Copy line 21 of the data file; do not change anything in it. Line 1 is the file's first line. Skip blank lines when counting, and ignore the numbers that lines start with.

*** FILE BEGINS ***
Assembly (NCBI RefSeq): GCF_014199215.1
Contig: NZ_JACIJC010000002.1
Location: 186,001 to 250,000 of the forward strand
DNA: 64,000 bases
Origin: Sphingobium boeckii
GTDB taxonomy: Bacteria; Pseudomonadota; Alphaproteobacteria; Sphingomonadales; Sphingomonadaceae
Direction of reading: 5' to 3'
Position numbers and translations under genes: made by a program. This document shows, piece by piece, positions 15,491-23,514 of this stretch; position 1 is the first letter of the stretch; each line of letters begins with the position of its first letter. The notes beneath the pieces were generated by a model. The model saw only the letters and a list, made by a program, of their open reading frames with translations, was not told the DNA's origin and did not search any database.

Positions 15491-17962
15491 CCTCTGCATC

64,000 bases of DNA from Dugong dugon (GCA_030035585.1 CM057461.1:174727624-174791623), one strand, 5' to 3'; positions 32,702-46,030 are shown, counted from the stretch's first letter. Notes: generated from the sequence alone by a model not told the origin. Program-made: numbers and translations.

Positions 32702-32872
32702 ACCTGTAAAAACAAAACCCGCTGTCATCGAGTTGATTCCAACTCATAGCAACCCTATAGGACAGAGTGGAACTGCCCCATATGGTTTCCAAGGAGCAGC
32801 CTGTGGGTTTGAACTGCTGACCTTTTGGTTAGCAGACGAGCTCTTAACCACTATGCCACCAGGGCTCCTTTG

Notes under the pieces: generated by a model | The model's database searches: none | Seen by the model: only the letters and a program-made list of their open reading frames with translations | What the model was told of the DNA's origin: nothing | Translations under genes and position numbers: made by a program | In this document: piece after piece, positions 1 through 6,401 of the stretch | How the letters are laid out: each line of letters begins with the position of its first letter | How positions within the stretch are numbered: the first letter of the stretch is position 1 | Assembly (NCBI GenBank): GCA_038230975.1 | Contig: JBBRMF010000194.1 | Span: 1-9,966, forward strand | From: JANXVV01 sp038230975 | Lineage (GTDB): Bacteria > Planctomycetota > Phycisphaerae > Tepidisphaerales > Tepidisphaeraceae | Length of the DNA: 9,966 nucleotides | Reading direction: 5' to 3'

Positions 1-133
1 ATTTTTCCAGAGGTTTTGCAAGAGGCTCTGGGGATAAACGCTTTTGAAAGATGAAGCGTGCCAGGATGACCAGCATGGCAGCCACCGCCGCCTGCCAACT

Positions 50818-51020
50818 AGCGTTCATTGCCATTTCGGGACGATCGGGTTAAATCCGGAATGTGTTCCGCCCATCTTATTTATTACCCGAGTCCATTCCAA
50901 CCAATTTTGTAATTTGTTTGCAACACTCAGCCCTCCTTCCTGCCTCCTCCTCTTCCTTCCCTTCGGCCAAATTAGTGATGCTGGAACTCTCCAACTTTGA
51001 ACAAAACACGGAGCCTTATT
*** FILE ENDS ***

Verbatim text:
51001 ACAAAACACGGAGCCTTATT